BookBrowse Reviews All-American Muslim Girl by Nadine Jolie Courtney

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All-American Muslim Girl

by Nadine Jolie Courtney

All-American Muslim Girl by Nadine Jolie Courtney X
All-American Muslim Girl by Nadine Jolie Courtney
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     Not Yet Rated
  • First Published:
    Nov 2019, 432 pages
    Paperback:
    Feb 2021, 432 pages

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Book Reviewed by:
Catherine M Andronik
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Sixteen-year-old Allie Abraham begins to explore her heritage as a Circassian-American Muslim and deals with the diverse perceptions of her high school classmates, her fellow Muslims and her family.

16-year-old Allie (Alia) Abraham, with her fair coloring, has always been able to "pass" for an All-American girl, rather than the ethnically Circassian daughter of Muslims from Jordan that she is. Then, a series of small but crucial incidents of religious intolerance and xenophobia awaken her awareness of herself as a Muslim. Her parents do not actively practice their religion; her professor father believes in science more than faith, and her mother was raised as a Catholic but converted when she married "Mo" (Muhammad). Allie finds support and instruction among fellow Muslims of various backgrounds in her Atlanta high school and the larger community, reading the Koran, visiting a mosque, praying at designated times with the accompanying preparations, experimenting with a hijab, learning Arabic, and fasting for Ramadan, all for the first time.

As she explores her identity, she also deals with the reactions of friends who were unaware of her religion but now consider her a "good" (as opposed to threatening) Muslim, a status she finds confusing and unsatisfying. Meanwhile, she initiates what she calls "halal dating" with one of the nicest, most understanding and patient young men readers of young adult fiction will ever meet—and somehow he's nice in spite of his invective-spouting media darling father.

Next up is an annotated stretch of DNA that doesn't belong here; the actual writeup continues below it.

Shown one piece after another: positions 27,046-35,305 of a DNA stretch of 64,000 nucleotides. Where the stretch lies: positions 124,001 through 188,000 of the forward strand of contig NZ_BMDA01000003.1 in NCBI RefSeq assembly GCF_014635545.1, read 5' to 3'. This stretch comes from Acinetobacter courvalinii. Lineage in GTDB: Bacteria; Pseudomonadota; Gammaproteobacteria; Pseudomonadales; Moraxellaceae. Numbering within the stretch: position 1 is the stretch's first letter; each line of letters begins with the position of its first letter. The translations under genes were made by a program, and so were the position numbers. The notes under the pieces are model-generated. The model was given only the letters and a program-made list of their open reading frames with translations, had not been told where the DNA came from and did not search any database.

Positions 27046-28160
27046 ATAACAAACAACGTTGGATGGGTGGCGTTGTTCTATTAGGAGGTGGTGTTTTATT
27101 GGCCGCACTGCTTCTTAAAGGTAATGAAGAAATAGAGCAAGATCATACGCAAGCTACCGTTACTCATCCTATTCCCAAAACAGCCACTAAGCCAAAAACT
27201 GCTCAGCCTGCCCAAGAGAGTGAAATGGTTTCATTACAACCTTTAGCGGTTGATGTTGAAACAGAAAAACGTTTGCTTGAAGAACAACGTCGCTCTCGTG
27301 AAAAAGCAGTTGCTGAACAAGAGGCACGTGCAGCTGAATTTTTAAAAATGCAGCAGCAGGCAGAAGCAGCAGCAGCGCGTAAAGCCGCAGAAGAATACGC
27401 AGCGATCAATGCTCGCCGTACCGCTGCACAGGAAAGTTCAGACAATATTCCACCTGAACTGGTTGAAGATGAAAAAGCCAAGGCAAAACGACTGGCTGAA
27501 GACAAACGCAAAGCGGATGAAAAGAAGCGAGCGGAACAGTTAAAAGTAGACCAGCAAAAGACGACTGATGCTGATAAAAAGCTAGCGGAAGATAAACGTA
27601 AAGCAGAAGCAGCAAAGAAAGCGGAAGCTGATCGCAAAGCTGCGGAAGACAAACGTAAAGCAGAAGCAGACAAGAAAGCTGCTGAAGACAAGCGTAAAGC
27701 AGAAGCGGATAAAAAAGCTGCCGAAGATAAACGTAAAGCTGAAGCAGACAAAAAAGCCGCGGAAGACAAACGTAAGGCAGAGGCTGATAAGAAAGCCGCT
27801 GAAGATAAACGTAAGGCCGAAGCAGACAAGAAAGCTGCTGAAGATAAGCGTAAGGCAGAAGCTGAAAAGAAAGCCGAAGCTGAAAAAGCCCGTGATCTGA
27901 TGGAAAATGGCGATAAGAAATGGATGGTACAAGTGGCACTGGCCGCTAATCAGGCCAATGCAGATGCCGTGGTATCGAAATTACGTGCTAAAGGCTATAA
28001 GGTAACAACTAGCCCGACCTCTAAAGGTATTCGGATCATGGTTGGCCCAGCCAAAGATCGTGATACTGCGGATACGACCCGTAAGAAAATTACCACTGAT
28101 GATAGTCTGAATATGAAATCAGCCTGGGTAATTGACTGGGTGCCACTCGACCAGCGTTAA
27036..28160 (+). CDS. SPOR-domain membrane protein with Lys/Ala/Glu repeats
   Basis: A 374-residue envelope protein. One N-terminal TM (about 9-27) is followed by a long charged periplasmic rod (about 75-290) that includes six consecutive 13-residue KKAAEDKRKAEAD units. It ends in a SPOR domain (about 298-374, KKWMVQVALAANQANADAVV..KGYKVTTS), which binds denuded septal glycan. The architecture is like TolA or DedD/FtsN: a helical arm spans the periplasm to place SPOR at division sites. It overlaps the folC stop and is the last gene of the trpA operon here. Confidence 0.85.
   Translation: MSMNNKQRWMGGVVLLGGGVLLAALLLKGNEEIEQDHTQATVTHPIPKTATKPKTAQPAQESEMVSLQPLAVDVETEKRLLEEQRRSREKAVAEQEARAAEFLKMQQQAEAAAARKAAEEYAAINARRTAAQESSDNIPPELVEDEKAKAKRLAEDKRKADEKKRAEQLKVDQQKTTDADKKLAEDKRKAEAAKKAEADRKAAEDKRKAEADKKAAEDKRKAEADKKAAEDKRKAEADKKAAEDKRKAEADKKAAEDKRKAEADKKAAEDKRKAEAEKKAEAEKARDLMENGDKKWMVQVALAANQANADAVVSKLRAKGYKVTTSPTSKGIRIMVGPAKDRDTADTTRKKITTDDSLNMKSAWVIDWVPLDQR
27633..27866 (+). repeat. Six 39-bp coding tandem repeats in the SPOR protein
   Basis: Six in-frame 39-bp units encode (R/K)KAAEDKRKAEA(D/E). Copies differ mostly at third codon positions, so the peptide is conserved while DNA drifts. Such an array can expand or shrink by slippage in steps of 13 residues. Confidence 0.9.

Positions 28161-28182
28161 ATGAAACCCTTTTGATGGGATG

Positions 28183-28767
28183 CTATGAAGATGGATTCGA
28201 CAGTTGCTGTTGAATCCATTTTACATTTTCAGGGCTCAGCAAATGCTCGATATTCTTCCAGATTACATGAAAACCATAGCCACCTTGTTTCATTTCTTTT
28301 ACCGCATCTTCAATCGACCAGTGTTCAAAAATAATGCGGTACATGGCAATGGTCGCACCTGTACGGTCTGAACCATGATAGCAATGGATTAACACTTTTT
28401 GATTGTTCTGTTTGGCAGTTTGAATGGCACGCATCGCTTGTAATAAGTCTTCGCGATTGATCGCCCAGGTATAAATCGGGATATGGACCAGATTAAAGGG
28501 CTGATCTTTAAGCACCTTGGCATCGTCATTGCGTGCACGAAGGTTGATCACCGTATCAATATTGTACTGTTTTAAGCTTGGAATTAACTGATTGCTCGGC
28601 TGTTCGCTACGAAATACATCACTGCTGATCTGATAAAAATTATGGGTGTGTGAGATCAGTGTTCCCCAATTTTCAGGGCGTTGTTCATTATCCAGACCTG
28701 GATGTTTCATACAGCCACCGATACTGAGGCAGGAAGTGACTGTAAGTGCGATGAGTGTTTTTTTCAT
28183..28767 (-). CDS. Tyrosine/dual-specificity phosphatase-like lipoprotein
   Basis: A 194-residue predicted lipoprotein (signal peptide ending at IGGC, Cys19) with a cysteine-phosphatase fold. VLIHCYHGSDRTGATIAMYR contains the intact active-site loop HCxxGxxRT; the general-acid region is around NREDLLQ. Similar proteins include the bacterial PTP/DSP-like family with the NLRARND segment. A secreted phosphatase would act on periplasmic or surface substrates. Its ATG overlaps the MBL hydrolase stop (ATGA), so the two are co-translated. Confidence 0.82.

When teens find their passion, they tend to jump right in and want to absorb everything right away; Allie's approach to Islam is in this vein. As a result, there is a lot of introspection and questioning, which can slow a story down if not handled well. Here, the author uses an almost Socratic approach to Allie's religious self-discoveries. A chapter in which she and her newfound study group heatedly discuss being both feminist and Muslim presents an astonishing amount of information in the form of a natural and fascinating dialogue that also reveals the personalities and backgrounds of the other young women in the group. The "good Muslim" theme could become pedantic, but when presented as part of Allie's conversations with schoolmates it comes across as organic instead. Allie's close-knit family affords additional opportunities to explore many aspects of culture (food especially has a way of bringing everyone together) and religious practice.

Allie's boyfriend Wells Henderson is perfect but problematic. Allie is new to both Atlanta and her school; given her red-blonde hair, it is no stretch of the imagination that her classmates would be unaware that she is Muslim. But they are equally unaware that Wells' father is the locally famous (or infamous) Jack Henderson, star of his own Atlanta media platform in which he freely and loudly advocates borderline white (male) supremacy. Henderson is a common name, and Wells has managed to come of age as an apple fallen far from the tree—but, given the speed with which news of Allie's religion spreads through the high school when she "comes out," Wells' secret seems unlikely.

Despite this minor narrative flaw, the book succeeds at being highly readable—educational but not didactic—with a fresh and engaging point-of-view. And in the face of post 9/11 Islamophobia in the media, novels like All-American Muslim Girl are important vehicles for helping young people understand a frequently misunderstood religion while enjoying a universal coming-of-age story.

This review was originally published in The BookBrowse Review in January 2020, and has been updated for the February 2021 edition. Click here to go to this issue.

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